‘The First Fallen’ Review: A Remembrance of Those Passed
A director crafts an elegiac tribute set during the dawn of the AIDS crisis in Brazil.
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By Lisa Kennedy
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At the start of his pandemic film, “The First Fallen,” the Brazilian director Rodrigo de Oliveira stakes a claim to the elegiac: A soldier steps through a jungle ruminating in voice-over about those who die early in battle. The significance of this scene — which cuts to Suzano (Johnny Massaro) watching his nephew, Muriel (Alex Bonin), in the surf — is made clearer later. But the meaning of the blood trickling from Suzano’s nose is a given from the beginning.
When Suzano, a biologist, returns from Paris to a small city in southeast Brazil to visit his sister, a nurse named Maura (Clara Choveaux), the first wave of H.I.V. and AIDS is on the horizon. It is the last day of 1981, but Suzano doesn’t feel like celebrating. He looks “haggard,” Maura tells him. He has a dry cough.
He skips ringing in the new year with friends at a new nightspot. At that club, a performer named Rose (played with furious grace by Renata Carvalho) is being documented by the videographer Humberto (Victor Camilo). Together Suzano, Rose and Humberto will face a crisis with a breadth and scale that they are unlikely to ever fully grasp.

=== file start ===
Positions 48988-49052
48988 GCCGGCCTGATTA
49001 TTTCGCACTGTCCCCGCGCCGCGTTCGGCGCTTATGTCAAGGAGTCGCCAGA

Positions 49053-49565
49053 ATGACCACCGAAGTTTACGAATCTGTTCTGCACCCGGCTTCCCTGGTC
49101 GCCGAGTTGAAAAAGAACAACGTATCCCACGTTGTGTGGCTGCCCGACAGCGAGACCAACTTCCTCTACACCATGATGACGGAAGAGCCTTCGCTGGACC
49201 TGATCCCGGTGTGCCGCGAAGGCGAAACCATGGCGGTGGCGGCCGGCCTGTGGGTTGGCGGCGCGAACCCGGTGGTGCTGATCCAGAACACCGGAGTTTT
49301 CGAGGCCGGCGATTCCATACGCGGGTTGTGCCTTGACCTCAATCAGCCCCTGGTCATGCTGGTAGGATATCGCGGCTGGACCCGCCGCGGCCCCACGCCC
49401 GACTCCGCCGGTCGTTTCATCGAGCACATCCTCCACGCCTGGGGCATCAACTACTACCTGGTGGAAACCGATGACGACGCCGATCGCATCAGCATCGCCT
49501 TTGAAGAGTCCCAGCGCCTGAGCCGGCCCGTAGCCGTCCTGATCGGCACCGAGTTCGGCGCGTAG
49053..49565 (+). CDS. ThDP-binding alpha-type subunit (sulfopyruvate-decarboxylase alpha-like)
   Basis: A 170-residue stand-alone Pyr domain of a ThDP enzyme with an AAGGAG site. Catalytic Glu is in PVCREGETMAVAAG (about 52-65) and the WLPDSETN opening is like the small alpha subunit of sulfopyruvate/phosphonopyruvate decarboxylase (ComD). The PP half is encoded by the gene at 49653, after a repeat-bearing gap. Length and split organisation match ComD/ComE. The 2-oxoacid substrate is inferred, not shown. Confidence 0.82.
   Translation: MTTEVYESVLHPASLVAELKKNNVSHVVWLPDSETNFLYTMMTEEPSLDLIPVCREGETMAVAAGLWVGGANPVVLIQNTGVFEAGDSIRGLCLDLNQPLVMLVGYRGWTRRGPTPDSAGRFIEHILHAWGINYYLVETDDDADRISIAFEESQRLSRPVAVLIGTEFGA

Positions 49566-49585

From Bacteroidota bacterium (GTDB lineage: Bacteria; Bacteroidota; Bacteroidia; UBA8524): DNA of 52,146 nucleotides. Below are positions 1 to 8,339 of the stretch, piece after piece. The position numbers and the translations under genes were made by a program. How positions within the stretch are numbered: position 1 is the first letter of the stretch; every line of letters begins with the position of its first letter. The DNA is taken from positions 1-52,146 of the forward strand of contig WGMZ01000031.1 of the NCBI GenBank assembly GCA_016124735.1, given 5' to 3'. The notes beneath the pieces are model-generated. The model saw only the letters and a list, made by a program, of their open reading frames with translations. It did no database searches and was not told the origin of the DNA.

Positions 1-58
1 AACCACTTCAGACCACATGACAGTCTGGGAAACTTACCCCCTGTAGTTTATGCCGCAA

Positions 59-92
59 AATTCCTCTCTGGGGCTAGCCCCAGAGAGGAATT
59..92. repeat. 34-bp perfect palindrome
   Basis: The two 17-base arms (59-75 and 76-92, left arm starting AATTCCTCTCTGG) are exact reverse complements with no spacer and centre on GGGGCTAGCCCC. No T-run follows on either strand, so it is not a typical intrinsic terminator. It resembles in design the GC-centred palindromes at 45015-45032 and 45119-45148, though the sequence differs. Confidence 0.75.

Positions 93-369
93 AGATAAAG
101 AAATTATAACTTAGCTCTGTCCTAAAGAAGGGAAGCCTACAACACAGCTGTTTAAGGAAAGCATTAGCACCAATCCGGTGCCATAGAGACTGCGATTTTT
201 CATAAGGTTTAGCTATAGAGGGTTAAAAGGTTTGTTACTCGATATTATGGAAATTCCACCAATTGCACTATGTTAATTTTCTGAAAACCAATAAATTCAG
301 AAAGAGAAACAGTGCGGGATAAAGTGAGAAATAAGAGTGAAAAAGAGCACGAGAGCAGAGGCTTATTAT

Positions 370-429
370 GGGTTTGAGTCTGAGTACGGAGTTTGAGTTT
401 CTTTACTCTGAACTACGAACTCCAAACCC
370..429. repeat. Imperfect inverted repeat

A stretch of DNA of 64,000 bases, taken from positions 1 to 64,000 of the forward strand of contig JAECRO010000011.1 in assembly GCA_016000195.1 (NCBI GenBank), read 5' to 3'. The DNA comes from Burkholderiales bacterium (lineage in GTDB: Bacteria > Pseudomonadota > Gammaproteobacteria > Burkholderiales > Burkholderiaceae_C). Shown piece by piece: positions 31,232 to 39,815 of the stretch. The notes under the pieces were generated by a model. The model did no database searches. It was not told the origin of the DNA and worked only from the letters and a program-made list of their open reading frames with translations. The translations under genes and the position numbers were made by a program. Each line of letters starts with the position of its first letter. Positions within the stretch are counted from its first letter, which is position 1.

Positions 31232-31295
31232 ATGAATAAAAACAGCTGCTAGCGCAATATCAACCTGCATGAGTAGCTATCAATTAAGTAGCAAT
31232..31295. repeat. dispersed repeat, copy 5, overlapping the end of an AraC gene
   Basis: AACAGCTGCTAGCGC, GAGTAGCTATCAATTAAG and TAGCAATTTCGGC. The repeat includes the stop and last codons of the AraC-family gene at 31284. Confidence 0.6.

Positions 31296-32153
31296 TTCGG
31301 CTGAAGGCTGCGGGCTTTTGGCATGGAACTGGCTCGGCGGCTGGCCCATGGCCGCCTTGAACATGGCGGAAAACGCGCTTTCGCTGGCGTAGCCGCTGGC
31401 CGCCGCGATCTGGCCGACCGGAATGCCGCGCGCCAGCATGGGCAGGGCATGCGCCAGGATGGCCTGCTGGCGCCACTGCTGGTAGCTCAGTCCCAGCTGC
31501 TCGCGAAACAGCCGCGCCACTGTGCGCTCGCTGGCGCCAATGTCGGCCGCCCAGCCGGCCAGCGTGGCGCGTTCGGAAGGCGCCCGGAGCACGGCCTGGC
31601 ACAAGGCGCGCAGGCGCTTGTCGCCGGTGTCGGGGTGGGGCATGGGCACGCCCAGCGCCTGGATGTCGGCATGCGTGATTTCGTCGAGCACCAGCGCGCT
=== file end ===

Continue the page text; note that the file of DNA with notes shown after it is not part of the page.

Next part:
Throughout his film, de Oliveira plays with the tension between verisimilitude and the artifice of performance. (Suzano’s increasingly wracking cough comes across as both truthful and melodramatic.) A gay man of a younger generation, de Oliveira mourns the vulnerability of these characters’ bodies while paying tribute to their flourishes and fears. We see death and the spreading of ashes but the film does not end there, instead returning to that jungle from the beginning. There a trio wages a battle that will not save them but might save others.
The First Fallen
Not rated. In Portuguese, with subtitles. Running time: 1 hour 47 minutes. Rent or buy on most major platforms.
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